No Plans, Our Plans and God’s Plans

It’s been a while since God promised Abram several extraordinary things in today’s reading (Genesis 15-17) from The Daily Bible – long enough that God’s first words to him in a vision are, “Do not be afraid, Abram. I am your shield, your very great reward.”

Abram reacts as if he’s not afraid at all, but anxious: “O Sovereign Lord, what can you give me since I remain childless and the one who will inherit my estate is Eliezer of Damascus?” (apparently the head servant in his household; perhaps a distant relative).

God tells him that this man will not be his heir, who will come from his own body and his own genes … and his offspring will be as countless as the stars he sees outside his tent. That’s His plan.

That is a very great reward; a promise God seals by what seems to be a custom of the time: a sacrifice of several animals, between whose halved carcasses He passes in the likeness of a smoking firepot with a blazing torch. (Or maybe as an unseeable Person carrying the firepot and torch!)

A very important fact is then shared in the next verse:

“Abram believed the Lord, and He credited it to him as righteousness.” ~ Genesis 15:6

It is a verse that will be quoted by Paul (Romans 4:3; Galatians 3:6) to illuminate that faith in Christ trumps circumcision and by James (2:23) to illustrate that faith and works of obedience go hand in hand.

For Abram was credited before he obeyed; before he was given circumcision as his part of the covenant to obey; before he was asked to give his own son as a sacrifice before God.

At this point, Abram has no son.

Sarai, still barren and in her seventy-fifth or -sixth year, urges Abram to take her handmaiden Hagar to wife and to bed, since their attempts to bear a child together have yielded no success. Abram accedes to her plan, and Hagar becomes pregnant … and spiteful toward her mistress, co-wife and rival.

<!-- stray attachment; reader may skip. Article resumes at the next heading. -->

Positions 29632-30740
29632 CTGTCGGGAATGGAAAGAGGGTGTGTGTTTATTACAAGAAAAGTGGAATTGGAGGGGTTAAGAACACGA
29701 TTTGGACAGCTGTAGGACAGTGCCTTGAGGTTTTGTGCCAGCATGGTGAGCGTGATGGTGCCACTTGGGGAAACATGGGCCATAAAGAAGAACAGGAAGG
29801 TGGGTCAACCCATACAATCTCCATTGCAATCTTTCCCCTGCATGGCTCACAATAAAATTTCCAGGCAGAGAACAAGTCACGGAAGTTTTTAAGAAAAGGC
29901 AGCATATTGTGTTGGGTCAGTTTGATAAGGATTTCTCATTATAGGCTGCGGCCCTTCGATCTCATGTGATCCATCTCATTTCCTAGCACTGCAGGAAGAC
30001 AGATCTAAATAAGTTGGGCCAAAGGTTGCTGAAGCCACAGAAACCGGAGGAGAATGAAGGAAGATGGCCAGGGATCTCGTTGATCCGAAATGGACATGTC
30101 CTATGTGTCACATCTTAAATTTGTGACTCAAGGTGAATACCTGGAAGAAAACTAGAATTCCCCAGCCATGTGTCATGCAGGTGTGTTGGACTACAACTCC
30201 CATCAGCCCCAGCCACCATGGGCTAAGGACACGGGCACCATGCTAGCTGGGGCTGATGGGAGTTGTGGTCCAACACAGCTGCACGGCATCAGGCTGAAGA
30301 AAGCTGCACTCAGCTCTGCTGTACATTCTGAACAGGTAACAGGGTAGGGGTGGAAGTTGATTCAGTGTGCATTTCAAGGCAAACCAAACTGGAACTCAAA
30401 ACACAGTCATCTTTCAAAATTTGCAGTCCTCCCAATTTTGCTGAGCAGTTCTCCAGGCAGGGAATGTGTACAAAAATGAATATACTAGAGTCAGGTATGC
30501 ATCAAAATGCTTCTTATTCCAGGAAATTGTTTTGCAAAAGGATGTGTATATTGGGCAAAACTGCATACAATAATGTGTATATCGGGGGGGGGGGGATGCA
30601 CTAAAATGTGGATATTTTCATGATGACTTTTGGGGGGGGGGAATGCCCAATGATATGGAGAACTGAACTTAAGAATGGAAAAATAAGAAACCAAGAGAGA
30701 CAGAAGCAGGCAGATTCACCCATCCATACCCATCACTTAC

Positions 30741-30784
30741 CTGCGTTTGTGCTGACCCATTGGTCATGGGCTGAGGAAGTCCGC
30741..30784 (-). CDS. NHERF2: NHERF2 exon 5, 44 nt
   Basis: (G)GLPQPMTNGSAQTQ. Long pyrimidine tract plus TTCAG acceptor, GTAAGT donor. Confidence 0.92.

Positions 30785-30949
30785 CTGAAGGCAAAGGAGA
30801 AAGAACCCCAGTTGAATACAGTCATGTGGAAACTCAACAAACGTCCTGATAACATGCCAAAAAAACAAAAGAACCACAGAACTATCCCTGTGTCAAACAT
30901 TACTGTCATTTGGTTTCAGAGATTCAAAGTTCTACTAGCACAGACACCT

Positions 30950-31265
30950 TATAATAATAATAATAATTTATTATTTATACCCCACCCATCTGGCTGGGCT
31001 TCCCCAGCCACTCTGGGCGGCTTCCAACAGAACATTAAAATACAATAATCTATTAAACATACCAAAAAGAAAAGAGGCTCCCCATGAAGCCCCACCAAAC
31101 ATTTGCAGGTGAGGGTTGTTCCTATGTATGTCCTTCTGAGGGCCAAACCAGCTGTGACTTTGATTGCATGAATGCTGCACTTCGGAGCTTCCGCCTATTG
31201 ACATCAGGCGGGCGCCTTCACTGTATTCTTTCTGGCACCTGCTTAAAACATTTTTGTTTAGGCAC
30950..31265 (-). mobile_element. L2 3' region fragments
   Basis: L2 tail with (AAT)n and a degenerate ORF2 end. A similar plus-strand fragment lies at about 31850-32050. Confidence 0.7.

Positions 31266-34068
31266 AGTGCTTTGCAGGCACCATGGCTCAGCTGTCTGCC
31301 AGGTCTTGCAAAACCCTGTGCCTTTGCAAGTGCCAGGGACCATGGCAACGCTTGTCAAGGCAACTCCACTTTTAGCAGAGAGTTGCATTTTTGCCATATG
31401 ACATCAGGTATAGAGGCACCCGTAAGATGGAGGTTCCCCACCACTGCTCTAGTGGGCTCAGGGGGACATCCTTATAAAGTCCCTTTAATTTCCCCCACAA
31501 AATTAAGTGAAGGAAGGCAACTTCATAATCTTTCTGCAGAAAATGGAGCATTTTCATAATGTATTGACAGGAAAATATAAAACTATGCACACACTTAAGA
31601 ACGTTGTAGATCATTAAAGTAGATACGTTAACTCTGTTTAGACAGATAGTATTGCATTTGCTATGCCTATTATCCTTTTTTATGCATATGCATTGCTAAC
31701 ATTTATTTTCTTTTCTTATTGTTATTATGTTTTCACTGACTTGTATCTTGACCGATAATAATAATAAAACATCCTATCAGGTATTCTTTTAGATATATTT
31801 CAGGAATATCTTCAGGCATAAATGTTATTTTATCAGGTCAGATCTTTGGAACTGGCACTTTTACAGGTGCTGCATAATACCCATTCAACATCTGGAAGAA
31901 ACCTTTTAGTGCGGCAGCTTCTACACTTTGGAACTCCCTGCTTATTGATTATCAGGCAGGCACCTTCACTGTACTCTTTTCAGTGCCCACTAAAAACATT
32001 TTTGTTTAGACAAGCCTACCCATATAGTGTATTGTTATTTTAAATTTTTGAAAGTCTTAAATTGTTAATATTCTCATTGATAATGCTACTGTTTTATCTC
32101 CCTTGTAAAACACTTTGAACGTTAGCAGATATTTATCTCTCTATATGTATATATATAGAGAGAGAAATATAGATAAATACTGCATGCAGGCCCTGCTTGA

Abram gives Sarai permission to “do with her as you like,” and Sarai mistreats her to the point that Hagar runs away. An angel appears to Hagar and tells her to go back and submit to her mistress, promising lesser blessings on her child. She does so, and bears Ishmael (“God Hears”) to 86-year-old Abram.

Once again, it’s worth noting that these are not perfect people. They are not blameless and innocent heroes and heroines of infinite wisdom and cleverness, certainly not of the type that populate Greek myths or Babylonian legends like the Gilgamesh epic. But it’s also worth noting that these are people who live in an era long before Moses’ law. We’re not told that He has commanded them not to lie or not to take matters into their own hands. Their instructions from God so far have been simple. As far as we know, Abram’s sacrifice is the first one God has specifically requested, and it is for the purpose of sealing a covenant – and He alone walks between the halves to accept responsibility for it. There is nothing for Abraham to promise in return. He can only receive the promise as a gift – in God’s good time.

It is thirteen years before the next recorded conversation between God and Abram, to confirm His covenant. No further plans are carried out. Now God has an unusual request: circumcise each male under his authority, eight days or older. The literal cutting off of the foreskin is a sign of what would happen if the request was disobeyed: that man would be cut off from his people.

God changes the name of Abram (“Exalted Father”) to Abraham (“Father of Many”), and the name of Sarai (“Princess”) to Sarah (“Princess”), promising that His covenant will be fulfilled through her child.